131.           Items 14 to 16 of Schedule 1 amend new subsection 71L(3) so that a periodic declaration will be taken to have been communicated to Customs when an acknowledgment of the declaration is communicated by Customs electronically to the person identified in the declaration as the person sending it.

Commencement

132.           These items will commence on the later of the start of the day on which this Bill receives the Royal Assent and the time when item 38 of Schedule 3 to the ITM Act commences (item 9 of the commencement table refers).  Item 38 contains the amendments relating to requests for cargo releases and periodic declarations.  It has not commenced yet and will commence on 20 July 2005 unless it is proclaimed to commence earlier.

References to GST legislation

133.           Items 9, 10 and 11 of Schedule 1 amend new subsection 71C(7) as contained in the ITM Act to correct the references to the A New Tax System (Goods and Services Tax) Act 1999 , A New Tax System (Wine Equalisation Tax) Act 1999 and the A New Tax System (Luxury Car Tax) Act 1999 .

Commencement

134.           These items commence on the later of the start of the day on which this Bill receives the Royal Assent and immediately after item 38 of Schedule 3 to the ITM Act (item 6 of the commencement table refer).  Item 38 contains some of the new imports provisions and new section 71C will commence when item 38 commences.  Item 38 will commence on 20 July 2005 unless proclaimed to commence earlier.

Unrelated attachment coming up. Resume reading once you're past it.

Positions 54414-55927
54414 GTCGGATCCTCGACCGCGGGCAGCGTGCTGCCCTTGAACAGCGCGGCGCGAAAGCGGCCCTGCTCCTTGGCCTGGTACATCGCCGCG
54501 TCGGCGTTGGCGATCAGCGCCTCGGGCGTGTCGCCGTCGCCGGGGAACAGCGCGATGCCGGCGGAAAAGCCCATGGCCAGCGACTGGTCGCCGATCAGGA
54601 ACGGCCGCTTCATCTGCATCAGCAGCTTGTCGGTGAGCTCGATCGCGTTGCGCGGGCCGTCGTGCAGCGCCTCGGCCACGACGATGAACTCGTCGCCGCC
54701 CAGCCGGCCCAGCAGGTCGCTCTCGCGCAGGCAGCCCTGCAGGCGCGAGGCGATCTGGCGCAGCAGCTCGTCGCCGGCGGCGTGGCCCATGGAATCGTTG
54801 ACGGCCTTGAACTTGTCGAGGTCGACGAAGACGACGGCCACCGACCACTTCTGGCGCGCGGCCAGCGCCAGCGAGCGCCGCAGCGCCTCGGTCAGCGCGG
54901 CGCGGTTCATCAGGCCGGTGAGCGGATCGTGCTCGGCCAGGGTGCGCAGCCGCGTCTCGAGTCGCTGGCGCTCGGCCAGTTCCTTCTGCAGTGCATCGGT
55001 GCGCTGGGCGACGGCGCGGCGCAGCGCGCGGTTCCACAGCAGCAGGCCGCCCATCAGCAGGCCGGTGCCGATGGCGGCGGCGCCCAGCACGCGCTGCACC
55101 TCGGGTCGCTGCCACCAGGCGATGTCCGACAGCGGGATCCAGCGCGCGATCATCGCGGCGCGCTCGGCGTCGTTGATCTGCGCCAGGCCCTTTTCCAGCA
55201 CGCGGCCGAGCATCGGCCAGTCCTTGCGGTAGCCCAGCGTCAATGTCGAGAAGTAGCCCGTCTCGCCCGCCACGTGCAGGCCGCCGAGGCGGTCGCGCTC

SChedule 2 - other amendments

Definition of arrival

135.           Currently, subsection 4(1) of the Customs Act 1901 (the Customs Act) defines arrival as:

135.1. in relation to a ship—the securing of the ship for the loading or unloading of passengers, cargo or ship's stores; or

135.2. in re lation to an aircraft—the aircraft coming to a stop after landing.

136.           The term ‘arrival’ is used in a number of reporting provisions in the Customs Act. For example, the master of a ship or pilot of an aircraft that is due to arrive in Australia from a place outside Australia must report to Customs the ship or aircraft’s impending arrival and the passengers and crew on board at the time of arrival.  The timing requirements for many reports are linked to the impending or actual arrival of the ship or aircraft.

137.           Paragraph (a) of the current definition is limited to the securing of the ship for the loading or unloading of passengers, cargo or ship’s stores.  There may be circumstances in which a ship arrives in Australia but is not secured for one of these purposes and hence the current definition is too limited.

138.           Item 1 of Schedule 2 proposes to amend paragraph (a) so that ‘arrival’ in respect of a ship means securing the ship in a port (independent of the purpose for being in the port).

Commencement

139.           Item 1 of Schedule 2 commences on the Royal Assent of this Bill (see item 10 of the commencement table).

Movement of ships and aircraft

140.           Section 63 provides that no ship or aircraft after arrival at the proper place of mooring or at the proper wharf appointed under subsection 15(2) shall be removed there from before the discharge of the cargo intended to be discharged at the port or airport. 

141.           This provision was amended in 2002 and inadvertently refers to aircraft arriving at a proper place of mooring or proper wharf and does not cover aircraft that arrive at airports.